Former Republican presidential candidate Herman Cain on Monday rebuked Chris Rock for "holding onto the past" because the comedian called the Fourth of July "white people's Independence Day."

Rock drew the ire of conservatives on Twitter on Wednesday when he tweeted, "Happy white peoples independence day the slaves weren't free but I'm sure they enjoyed fireworks."

"Slavery existed for 2000yrs before America," America's Right blogger Jeff Schreiber fired back. "We eradicated it in 100yrs. We now have a black POTUS. #GoFuckYourself."

On Monday, Cain told CNN's Kyra Phillips that he had faced discrimination while growing up, but suggested that slavery could not have been ended until after the U.S. declared its independence.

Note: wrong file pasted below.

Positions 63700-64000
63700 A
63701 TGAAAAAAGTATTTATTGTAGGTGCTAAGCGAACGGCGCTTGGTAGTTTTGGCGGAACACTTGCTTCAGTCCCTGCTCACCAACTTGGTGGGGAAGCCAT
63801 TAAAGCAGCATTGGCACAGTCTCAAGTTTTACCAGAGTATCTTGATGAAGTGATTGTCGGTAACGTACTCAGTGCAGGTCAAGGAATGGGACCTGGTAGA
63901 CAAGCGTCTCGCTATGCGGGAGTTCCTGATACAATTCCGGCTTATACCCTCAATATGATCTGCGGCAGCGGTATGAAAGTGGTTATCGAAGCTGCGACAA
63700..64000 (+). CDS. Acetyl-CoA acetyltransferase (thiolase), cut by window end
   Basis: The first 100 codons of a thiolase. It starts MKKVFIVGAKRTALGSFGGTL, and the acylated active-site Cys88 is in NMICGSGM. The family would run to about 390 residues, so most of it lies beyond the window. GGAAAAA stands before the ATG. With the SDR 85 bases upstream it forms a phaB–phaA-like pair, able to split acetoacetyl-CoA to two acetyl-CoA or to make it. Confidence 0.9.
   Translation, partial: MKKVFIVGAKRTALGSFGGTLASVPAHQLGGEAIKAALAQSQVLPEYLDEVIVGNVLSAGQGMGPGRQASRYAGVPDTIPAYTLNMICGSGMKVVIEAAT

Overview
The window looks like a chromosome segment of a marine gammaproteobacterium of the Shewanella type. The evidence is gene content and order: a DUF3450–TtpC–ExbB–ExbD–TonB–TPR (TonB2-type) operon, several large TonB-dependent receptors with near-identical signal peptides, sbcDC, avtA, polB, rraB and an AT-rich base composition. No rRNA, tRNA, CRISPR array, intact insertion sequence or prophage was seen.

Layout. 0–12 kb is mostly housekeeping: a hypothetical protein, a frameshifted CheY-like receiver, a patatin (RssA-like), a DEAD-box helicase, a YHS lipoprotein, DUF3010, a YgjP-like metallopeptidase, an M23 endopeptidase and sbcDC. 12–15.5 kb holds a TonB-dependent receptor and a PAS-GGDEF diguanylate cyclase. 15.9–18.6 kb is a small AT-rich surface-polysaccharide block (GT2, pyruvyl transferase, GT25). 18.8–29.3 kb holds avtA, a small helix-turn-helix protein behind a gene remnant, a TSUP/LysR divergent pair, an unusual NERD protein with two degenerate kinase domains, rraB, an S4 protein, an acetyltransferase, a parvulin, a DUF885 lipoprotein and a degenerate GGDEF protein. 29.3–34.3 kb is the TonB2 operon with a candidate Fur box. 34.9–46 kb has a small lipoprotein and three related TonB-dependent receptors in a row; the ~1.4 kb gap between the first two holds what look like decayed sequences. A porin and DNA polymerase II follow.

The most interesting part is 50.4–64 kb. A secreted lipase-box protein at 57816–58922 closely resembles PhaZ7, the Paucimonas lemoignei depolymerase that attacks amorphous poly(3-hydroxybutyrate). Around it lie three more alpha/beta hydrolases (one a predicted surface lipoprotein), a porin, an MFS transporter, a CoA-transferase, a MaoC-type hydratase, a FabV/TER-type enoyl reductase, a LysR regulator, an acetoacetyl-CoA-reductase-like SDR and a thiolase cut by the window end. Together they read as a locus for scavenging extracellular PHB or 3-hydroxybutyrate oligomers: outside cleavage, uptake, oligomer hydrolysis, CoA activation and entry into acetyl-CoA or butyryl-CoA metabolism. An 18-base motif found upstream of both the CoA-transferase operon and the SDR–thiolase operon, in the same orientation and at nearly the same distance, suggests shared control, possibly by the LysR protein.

"[Your family] never really grasped the discrimination thing, did you?" Phillips noted. "And you never embraced 'African American,' that term."

"No," Cain replied. "I believe that one of America's greatest strengths is its ability to change. I'm not holding on to the past. I don't want to forget the past, whether you go all the way back to slavery -- even for a Fourth of July celebration."

"I think it was Chris Rock who made fun of the fact, 'Well, it might be Independence Day, but the slaves weren't free then.' Look at it this way, if America had not become independent, slaves might still be slaves."

Georgetown ethicist John Keown has argued that the American Revolution actually prolonged slavery in the U.S.

America declared its independence in 1776, but it wasn't until almost 90 years later -- after the Civil War ended in 1865 -- that the Emancipation Proclamation was finally enforced throughout the South and the slaves were freed. The United Kingdom, however, had passed the the Slavery Abolition Act in 1833, freeing most slaves throughout the British Empire 32 years before American slavery was ended.

Watch this video from CNN's Newsroom, broadcast July 5, 2012.